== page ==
For example, a low-impedance gas-sand sandwiched between shale would yield an increase of amplitude with offset. Such a variation can be detected on comparing the near-offset seismic volume with the equivalent far-offset volume, and noticing high amplitude anomalies on the latter corresponding to the gas samples.
As amplitudes of the near-offset traces are related to the changes in acoustic impedance they can be calibrated with well log curves or synthetic seismograms. However, if a far-offset or a far-angle stack has to be calibrated with the log data or synthetic seismograms, there is no analogous set of log curves that could be used for the purpose.
Back in 1999, Patrick Connolly from BP pointed this out and suggested the generalization of acoustic impedance for variable incidence angle using a linearized version of Zoeppritz equations. He called this "elastic impedance," and it provides the framework to calibrate and invert non-zero offset data.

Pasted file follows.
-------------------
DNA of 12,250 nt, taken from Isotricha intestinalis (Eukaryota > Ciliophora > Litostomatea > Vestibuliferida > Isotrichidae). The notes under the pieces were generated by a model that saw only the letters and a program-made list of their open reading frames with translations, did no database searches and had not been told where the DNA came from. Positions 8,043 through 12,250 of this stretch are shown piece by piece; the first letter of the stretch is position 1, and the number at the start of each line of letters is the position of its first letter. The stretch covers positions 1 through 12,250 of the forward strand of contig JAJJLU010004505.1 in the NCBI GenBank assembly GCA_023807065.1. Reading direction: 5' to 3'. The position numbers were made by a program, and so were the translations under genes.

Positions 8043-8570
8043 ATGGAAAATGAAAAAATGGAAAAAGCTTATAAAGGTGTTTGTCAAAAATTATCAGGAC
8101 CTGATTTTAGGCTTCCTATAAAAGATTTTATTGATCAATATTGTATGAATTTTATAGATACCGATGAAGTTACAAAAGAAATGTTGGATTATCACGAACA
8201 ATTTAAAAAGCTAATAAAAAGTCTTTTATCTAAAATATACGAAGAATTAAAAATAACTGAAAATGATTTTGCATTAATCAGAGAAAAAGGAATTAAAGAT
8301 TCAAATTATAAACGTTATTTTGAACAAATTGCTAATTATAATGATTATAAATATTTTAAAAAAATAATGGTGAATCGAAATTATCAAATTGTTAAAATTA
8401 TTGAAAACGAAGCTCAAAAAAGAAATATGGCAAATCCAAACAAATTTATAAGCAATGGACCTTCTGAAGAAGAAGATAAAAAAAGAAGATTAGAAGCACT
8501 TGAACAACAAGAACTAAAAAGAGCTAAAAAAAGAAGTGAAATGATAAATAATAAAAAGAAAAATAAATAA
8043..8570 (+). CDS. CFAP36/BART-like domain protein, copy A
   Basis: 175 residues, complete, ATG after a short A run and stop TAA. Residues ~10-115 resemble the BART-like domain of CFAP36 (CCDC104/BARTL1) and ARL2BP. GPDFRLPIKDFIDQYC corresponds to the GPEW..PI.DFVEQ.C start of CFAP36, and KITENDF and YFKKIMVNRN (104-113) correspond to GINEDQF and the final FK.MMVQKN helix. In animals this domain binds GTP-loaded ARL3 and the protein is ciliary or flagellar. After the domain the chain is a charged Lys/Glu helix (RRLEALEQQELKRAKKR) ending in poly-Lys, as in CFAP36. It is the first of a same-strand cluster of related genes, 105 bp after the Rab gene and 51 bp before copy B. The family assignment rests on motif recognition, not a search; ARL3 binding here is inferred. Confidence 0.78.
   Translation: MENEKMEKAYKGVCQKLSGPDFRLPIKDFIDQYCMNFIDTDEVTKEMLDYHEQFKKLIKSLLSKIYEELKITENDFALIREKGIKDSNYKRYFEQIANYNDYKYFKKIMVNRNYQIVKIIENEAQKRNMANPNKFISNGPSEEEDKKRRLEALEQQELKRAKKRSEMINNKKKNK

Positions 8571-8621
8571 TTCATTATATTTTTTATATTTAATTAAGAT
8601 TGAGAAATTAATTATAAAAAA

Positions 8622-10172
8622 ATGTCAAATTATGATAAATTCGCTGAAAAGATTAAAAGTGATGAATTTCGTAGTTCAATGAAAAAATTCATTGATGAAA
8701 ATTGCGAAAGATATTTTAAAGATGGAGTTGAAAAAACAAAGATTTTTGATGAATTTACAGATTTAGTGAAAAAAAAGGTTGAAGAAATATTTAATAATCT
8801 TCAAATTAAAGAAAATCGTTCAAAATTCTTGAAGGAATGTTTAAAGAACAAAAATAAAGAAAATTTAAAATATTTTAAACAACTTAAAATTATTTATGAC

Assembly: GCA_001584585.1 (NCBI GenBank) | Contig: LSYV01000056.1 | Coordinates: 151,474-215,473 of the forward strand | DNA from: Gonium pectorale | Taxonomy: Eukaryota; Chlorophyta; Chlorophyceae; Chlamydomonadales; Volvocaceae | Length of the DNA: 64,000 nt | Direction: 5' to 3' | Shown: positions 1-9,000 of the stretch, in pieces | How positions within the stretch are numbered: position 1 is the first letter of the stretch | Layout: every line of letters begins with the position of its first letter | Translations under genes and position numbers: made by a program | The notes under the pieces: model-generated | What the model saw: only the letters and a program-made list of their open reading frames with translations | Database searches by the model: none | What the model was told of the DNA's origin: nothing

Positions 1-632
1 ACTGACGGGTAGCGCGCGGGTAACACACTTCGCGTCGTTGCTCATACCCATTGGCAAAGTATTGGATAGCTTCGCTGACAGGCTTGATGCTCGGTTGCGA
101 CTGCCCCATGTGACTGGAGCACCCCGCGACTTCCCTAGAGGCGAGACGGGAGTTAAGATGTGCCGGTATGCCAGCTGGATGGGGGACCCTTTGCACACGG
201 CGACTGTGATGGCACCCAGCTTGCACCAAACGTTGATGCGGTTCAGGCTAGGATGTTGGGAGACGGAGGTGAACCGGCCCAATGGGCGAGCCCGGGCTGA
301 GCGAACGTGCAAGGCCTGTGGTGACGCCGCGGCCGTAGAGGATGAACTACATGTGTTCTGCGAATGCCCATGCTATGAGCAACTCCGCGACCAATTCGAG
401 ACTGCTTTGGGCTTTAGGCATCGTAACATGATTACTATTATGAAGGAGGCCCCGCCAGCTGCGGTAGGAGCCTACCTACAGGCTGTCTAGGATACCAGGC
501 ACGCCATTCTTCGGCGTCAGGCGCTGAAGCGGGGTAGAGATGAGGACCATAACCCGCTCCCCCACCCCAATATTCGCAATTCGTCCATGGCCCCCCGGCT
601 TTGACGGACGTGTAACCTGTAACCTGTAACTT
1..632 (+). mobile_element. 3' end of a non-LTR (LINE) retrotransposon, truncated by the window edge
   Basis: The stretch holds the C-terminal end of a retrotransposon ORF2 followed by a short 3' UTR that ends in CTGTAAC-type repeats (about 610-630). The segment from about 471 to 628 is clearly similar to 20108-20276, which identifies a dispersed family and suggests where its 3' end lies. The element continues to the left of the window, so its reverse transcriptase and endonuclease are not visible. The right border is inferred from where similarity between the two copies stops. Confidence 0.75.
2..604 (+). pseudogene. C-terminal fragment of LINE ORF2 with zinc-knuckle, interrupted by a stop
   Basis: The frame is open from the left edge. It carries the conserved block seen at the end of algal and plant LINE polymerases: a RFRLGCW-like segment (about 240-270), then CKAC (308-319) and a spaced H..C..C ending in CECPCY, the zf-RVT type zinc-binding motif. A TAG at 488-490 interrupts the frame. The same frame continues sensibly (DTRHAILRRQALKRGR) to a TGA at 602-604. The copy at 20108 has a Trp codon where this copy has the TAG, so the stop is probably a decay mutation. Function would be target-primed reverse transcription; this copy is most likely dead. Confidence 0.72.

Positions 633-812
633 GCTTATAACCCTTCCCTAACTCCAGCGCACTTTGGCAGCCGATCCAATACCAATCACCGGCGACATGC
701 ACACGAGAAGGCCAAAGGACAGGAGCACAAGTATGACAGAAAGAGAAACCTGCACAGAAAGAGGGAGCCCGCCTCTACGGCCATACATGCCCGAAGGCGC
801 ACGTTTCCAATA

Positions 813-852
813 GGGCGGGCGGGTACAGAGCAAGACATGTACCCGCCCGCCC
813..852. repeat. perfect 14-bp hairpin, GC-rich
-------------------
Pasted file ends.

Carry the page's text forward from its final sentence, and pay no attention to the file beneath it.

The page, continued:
The elastic impedance approach is strongly dependent on the medium parameters (VP, VS, and density and angle of incidence), and so is often regarded as the rock attribute analog of acoustic impedance for varying angles of incidence.
In actual practice, the CMP gather at the position of the well is picked up, different angle ranges are selected and angle stacks generated. Given the VP, VS and density log curves, the elastic impedance is calculated for different angles of incidence. The angle stack traces from the gather and those derived from the log curves (elastic impedance, or "EI") are compared for a visual assessment and interpretation.
Another useful and meaningful display is the comparison of the acoustic impedance log curve with the elastic impedance curve at the far-angle that is admissible for the given data. In Figure 1, the acoustic impedance log is compared with the EI (30 degree) log curve for a discovery well from Colombia. The target is related to Eocene fluvial deposits, mainly composed of interbedded medium- to fine-grained quartz sandstones and claystones.